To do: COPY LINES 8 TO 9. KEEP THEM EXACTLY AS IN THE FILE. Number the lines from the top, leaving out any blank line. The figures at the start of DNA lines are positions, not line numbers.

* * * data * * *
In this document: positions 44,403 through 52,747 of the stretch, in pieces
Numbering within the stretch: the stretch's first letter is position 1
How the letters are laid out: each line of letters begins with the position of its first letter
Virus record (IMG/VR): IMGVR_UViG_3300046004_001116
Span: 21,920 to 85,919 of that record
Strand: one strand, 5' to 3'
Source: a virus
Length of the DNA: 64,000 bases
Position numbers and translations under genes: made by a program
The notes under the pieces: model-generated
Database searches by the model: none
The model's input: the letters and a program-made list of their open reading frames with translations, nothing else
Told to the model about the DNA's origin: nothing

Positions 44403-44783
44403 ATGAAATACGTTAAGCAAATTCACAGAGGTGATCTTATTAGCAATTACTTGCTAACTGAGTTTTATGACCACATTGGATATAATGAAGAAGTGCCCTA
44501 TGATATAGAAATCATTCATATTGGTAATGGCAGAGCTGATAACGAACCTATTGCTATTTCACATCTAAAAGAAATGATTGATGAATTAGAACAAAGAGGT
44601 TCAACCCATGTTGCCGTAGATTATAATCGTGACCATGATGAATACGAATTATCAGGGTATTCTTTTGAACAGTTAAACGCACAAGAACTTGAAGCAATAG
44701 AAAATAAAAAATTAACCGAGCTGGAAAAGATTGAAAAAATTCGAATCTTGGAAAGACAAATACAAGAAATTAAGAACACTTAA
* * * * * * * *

Length of the DNA: 64,000 bases
Position numbers and translations under genes: made by a program